Older adults faced with increased loneliness amid social distancing

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A study from the University of Stirling found that COVID-19 has affected older adults' well-being

Since older adults are more vulnerable to COVID-19, they’ve had to take social distancing measures more seriously than some other members of the population.

However, doing so has led to feelings of loneliness among people over 60, according to a recent study from Scotland’s University of Stirling.

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Findings from researchers show an association between more loneliness and worsened health and well-being. More loneliness related to social distancing was linked to lower perceived social support and a smaller social network, according to the study. The study begun in May under the Scottish Government’s Chief Scientist Office Rapid Research in COVID-19 program.

“Previous studies have demonstrated the negative impacts of social isolation and loneliness,” behavior medicine professor Anna Whittaker, of Stirling’s Faculty of Health Sciences and Sport said in a statement. “This is a key issue for older adults who may be more likely to have few social contacts. We know that social distancing guidelines introduced in response to COVID-19 have restricted social activity engagement and impacted vulnerable groups, including older adults.”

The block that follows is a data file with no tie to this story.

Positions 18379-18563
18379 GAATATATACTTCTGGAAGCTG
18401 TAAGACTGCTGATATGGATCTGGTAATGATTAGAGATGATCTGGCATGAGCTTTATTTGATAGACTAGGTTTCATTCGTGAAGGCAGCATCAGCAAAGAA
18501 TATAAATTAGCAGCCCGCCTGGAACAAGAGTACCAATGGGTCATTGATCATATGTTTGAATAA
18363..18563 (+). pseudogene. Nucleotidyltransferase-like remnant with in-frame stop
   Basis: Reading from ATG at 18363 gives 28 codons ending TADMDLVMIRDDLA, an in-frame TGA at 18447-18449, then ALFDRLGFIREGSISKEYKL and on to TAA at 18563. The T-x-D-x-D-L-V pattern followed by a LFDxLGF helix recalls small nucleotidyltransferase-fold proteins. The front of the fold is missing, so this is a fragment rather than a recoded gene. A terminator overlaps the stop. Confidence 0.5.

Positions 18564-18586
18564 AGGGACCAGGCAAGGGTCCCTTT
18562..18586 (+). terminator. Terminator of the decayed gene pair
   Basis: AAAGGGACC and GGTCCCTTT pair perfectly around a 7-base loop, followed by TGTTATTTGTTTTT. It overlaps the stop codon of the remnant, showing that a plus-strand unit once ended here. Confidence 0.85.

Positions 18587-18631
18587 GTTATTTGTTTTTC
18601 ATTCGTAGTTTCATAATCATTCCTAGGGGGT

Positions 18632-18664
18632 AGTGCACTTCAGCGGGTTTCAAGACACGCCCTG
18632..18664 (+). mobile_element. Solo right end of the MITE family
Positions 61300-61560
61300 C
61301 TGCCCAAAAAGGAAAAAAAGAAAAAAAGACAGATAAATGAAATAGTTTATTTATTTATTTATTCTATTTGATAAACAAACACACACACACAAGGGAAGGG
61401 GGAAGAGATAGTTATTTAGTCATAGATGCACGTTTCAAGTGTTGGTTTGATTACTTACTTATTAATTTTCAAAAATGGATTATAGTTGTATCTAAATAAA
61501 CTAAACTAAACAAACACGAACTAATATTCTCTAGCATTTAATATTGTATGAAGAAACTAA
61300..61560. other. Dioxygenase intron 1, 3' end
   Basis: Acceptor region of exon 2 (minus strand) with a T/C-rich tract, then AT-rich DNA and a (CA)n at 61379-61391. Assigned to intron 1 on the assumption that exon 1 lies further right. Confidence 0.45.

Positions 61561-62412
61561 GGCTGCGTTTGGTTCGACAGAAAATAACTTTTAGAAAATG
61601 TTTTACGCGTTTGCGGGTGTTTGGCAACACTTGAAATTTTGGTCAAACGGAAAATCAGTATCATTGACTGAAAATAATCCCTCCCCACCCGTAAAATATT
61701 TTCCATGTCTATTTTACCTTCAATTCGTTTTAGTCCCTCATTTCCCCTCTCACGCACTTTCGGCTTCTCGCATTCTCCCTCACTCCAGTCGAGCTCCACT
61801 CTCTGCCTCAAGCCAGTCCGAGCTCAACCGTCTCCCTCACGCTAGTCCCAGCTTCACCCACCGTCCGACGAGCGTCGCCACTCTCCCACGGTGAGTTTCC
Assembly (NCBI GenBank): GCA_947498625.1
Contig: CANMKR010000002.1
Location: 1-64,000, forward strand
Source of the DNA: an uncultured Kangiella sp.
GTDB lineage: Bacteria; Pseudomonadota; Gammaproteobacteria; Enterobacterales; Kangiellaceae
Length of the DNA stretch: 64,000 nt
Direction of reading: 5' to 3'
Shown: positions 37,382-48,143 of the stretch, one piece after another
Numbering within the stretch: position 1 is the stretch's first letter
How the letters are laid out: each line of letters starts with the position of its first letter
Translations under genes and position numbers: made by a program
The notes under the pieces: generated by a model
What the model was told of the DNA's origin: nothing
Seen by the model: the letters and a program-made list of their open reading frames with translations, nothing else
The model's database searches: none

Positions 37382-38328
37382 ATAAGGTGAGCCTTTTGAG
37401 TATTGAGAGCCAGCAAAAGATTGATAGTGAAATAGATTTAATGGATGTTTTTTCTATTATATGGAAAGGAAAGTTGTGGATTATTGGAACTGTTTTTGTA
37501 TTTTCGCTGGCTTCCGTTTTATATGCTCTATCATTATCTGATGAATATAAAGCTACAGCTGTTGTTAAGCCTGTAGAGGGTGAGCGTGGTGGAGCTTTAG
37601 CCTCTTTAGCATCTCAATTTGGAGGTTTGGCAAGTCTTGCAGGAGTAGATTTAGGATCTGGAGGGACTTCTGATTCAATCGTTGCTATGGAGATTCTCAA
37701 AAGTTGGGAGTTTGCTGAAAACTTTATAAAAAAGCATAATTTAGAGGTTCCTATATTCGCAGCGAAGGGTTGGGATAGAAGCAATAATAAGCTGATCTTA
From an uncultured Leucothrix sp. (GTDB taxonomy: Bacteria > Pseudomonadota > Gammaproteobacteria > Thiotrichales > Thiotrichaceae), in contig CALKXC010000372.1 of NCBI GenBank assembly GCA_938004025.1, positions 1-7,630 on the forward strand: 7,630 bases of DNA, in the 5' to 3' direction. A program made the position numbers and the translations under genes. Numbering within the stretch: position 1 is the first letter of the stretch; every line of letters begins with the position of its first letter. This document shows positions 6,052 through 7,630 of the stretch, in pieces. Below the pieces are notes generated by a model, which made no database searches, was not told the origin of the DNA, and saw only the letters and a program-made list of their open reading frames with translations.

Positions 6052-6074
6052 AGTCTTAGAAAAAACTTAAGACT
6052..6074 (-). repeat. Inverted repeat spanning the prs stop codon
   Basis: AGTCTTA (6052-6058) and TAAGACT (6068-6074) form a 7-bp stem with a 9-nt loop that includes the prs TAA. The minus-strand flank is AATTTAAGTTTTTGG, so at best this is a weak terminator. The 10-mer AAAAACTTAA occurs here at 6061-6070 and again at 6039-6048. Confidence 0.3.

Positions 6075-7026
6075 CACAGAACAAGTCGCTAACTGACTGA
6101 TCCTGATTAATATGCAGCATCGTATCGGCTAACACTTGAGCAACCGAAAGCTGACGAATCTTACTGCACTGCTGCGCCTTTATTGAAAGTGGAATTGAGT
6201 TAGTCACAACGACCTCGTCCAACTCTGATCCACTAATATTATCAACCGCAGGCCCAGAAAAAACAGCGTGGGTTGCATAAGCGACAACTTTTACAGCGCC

Led by professor Whittaker, researchers surveyed over 1,400 older adults to analyze how social distancing impacted social activity, well-being and loneliness. Most respondents said that social distancing has made them have less social contact in general and they feel more alienated.

“We found that a larger social network and better perceived social support seems to be protective against loneliness and poorer health and wellbeing, due to social distancing," Whittaker said. "This underlines the importance of addressing loneliness and social contact in older adults, but particularly during pandemics or situations where the risk of isolation is high.”

Most of the 1,429 survey takers — 84% — were 60 or older and on average had five people in their social circle. Participants socialized an average of five days a week for over 6.6 hours weekly. More loneliness due to social distancing measures was reported by 56% of respondents.

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While social distancing affected socializing it didn’t negatively affect physical activity.

Most participants kept up with physical activity guidelines during lockdown as 35% reported being moderately active and 41% said they were highly active. Walking was a main factor during lockdown as 26.4% reported they’d strolled more than before lockdown; even more physical activity was reported for people residing in rural areas. Some participants, however, reported less physical activity and experienced worsened well-being.

“Physical activity engagement during lockdown varied and this study indicates a positive link with wellbeing – supporting the notion that physical activity should be considered an important contributor in recovery strategies targeted at older adults as we emerge from the pandemic," Whittaker said. ”There appears to be a relationship between pre-lockdown physical activity and physical activity changes due to lockdown. This may be of significance in the context of trying to get older adults to maintain or increase physical activity, where appropriate, as we emerge from this pandemic, given our understanding of the benefits of physical activity in this age group."